Climate crisis: G20 fail to agree
Italian Prime Minister Mario Draghi welcomed the leaders to Rome's Nuvola cloud-like convention center in the Fascist-era EUR neighborhood, which was sealed off from the rest of the capital. "From the pandemic to climate change, to fair and equitable taxation, going it alone is simply not an option," Draghi told his counterparts.
He issued a fresh call for redoubled efforts to get COVID-19 vaccines to the world's least-prosperous countries. Draghi underlined that while 70% of people in rich countries have been vaccinated, only 3% in the poorest countries have had their shots, calling it "morally unacceptable."
Two German leaders attend
German caretaker Chancellor Angela Merkel is in attendance along with US President Joe Biden and British Prime Minister Boris Johnson, among others. Some other leaders such as Russia's Vladimir Putin and China's Xi Jinping are taking part via video link.
Merkel invited Olaf Scholz, Germany's finance minister and her likely successor as chancellor, to join her at the summit. "It is very unusual for the incumbent chancellor and her likely successor to attend a summit together," said DW correspondent at the G20 meeting, Alexandra von Nahmen, adding that "the perception will be that this is just a sign of continuity in German politics."
Impending climate summit to focus leaders' minds
Looming over the talks is pressure to make headway on tackling global warming, ahead of the key COP26 climate summit in Glasgow next week. G20 Leaders are set to say they aim to cap global warming at the 1.5 degrees Celsius level scientists say is vital to avoid disaster, but will largely avoid firm commitments, according to a draft statement seen by Reuters news agency.
China, the world's biggest polluter and responsible for more than a quarter of all carbon emissions, has been accused of sidestepping calls to stop building new coal-fired power plants. Beijing plans to reach carbon neutrality by 2060, falling short of the expectations of environmental groups.
Brazilian President Jair Bolsonaro has demanded that his country be paid for protecting its share of the world's biggest rainforest, the Amazon.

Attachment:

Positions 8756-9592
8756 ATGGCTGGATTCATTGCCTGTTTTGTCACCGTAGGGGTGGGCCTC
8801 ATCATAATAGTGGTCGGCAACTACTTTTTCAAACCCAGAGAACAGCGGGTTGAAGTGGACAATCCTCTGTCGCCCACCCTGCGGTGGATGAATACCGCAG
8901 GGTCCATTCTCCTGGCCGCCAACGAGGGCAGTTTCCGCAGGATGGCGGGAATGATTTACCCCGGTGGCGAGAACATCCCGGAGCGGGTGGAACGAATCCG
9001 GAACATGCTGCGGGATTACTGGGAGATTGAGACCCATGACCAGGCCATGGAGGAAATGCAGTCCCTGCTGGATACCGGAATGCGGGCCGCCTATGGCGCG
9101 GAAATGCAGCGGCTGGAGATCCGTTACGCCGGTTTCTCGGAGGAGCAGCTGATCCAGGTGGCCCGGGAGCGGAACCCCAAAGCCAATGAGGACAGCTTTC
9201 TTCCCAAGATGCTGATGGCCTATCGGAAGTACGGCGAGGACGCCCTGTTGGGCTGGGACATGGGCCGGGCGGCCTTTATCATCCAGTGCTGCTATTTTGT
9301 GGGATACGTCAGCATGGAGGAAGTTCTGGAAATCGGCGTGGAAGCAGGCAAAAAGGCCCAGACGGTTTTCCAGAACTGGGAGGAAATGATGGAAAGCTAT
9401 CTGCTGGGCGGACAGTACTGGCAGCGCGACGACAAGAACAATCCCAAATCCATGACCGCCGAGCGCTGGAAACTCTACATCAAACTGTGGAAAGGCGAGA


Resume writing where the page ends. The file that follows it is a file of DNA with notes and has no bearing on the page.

What else is on the G20 agenda?
As well as the pandemic and its consequences, the ministers are expected to discuss efforts to speed up the global economic recovery following the COVID-19 pandemic, address soaring energy prices and supply chain bottlenecks, which have affected a number of key industries worldwide.
G20 leaders are also signing off on a minimum global tax rate of 15% for big companies, a deal that was finalized earlier this month.
The move seeks to end tax optimization, in which multinational companies — including big US tech firms like Apple and Google parent Alphabet — shelter profits in countries with low-tax systems.
COVID-19 will be a major topic of discussion in Rome. "Leaders are expected to talk about the coronavirus pandemic and how to make sure that vaccine distribution is stepped up and accelerated," von Nahmen said.
Russia and China both asked the G20 countries to mutually recognize their vaccines in video calls to the summit. Neither of the country's leaders, Vladimir Putin and Xi Jinping are physically present at the in-person meetings in Rome.
Leaders also expected to endorse plans to vaccinate 70% of the world's population against COVID-19 by mid-2022 and create a task force to fight future pandemics.
Tight security in Rome
Multiple rallies took place around the G20 talks, including a protest by the Rifondazione Comunista communist party.
Several hundred people assembled at the Piazza di San Giovanni in Laterano, close to the Colosseum on Saturday afternoon. Speakers rallied against Italian Prime Minister Mario Draghi's government, saying his policies were not suited to workers.
Around 10,000 people were expected to join a climate protest organized by the Fridays for Future youth movement, in collaboration with trade unions. Police cleared an early morning protest by a dozen climate activists who blocked the access road to the summit near the Ministry of the Environment. Security has been stepped up in Rome, as previous G20 summits have turned violent.
A 6,000-strong police presence is being bolstered by around 2,000 military personnel but demonstrators will not be allowed anywhere near the meetings themselves. Large parts of the district surrounding the congress center hosting the summit have been cordoned off, and no one will be allowed to enter without special permission.
Airspace will be closed over Rome and border controls will be enhanced to try to keep away potential troublemakers. Violent clashes erupted earlier this month between protesters and police over the extension of Italy's coronavirus pass to all workplaces.
First Rome, then Glasgow
Many of the leaders in Rome, including Biden, will fly immediately afterward to Scotland for the United Nations' climate summit, which kicks off on Sunday. Known as COP26, the talks are seen as vital to addressing the threat of rising temperatures and consequences like rising sea levels, more powerful storms, worse flooding in some regions and worse droughts in others.
COP26 has been billed as the last major chance to galvanize the collective effort needed to limit global warming, with scientists calling for emissions to be cut by nearly half by 2030 to achieve that.
Two UN reports warned this week that the world is "way off track" to cap rising temperatures, with current pledges set to result in an average 2.7 degrees Celsius temperature increase this century.